If you and your spouse are in the midst of a complicated divorce in which you cannot agree, you may be headed towards a contested divorce. A contested divorce is often more expensive and complicated than an uncontested divorce. In an uncontested divorce, the spouses come to an agreement and do not need a court determination on any aspect of their divorce.
When is uncontested divorce an option?
If you and your spouse can agree on the division of assets, child support, custody arrangements and all other aspects, an uncontested divorce is possible. In this case, your divorce may be less expensive, time-consuming and complicated than a contested divorce. This is the better option for many couples, it makes the divorce as smooth as possible.
Even if you and your spouse initially argue about some aspects of your divorce but ultimately come to an agreement before going to court, the divorce is uncontested. In many cases, couples may argue about some aspects of their divorce but will settle before the trial.
An uncontested divorce is more common than a contested divorce. In most cases, if the spouses are unable to agree on their own, their attorneys help them come to an agreement before going to court.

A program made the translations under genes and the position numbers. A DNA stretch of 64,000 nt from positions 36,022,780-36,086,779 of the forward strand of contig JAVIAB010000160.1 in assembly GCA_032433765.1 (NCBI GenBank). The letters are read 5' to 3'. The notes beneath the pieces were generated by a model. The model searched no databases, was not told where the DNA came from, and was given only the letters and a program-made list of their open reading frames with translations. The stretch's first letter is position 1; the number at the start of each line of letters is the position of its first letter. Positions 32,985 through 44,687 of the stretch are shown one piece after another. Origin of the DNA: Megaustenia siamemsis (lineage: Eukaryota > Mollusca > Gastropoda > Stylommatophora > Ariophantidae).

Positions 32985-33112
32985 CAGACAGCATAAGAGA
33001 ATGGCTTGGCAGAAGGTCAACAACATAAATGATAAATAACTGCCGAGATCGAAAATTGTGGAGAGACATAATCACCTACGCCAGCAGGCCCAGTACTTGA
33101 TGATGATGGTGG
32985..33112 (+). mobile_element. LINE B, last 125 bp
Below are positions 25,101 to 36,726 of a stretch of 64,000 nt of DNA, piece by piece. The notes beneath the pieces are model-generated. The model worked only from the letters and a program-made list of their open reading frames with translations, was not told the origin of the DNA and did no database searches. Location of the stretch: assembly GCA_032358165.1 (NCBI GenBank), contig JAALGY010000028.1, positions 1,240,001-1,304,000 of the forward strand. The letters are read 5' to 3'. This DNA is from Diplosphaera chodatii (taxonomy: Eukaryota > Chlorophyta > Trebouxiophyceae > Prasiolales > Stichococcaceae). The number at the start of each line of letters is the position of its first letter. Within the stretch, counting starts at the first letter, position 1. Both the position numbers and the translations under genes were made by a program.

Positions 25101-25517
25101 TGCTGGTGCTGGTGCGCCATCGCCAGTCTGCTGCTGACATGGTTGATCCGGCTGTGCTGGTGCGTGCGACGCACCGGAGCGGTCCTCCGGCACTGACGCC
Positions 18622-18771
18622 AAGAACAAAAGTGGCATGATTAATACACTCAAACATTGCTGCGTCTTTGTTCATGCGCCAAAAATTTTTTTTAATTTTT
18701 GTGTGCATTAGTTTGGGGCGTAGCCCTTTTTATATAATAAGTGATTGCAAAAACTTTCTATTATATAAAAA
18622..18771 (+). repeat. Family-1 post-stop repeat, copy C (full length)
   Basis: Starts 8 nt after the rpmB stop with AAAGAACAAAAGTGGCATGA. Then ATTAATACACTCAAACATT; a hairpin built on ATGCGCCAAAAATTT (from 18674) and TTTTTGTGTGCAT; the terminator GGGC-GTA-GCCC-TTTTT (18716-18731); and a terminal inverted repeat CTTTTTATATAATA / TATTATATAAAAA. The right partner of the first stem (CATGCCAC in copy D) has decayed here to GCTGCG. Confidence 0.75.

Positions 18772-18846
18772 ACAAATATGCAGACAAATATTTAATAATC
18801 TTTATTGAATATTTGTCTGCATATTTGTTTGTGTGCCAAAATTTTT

Whether you need an attorney to guide you through the process or if you and your spouse can agree on your own, an uncontested divorce is likely to be quicker and less of a financial burden than a contested divorce.
What does a contested divorce entail?
A contested divorce is more complicated than an uncontested divorce. Because neither party can agree on one or more aspects of their divorce, they must go to court to finalize their divorce. During the trial, the spouses provide witnesses that testify on their behalf and the lawyers will do a cross-examination before the judge finalizes the divorce.
You may need legal representation either type of divorce. If you and your spouse can come to an agreement in an uncontested divorce, you may not need an attorney. On the other hand, it is not recommended that you represent yourself in a contested divorce.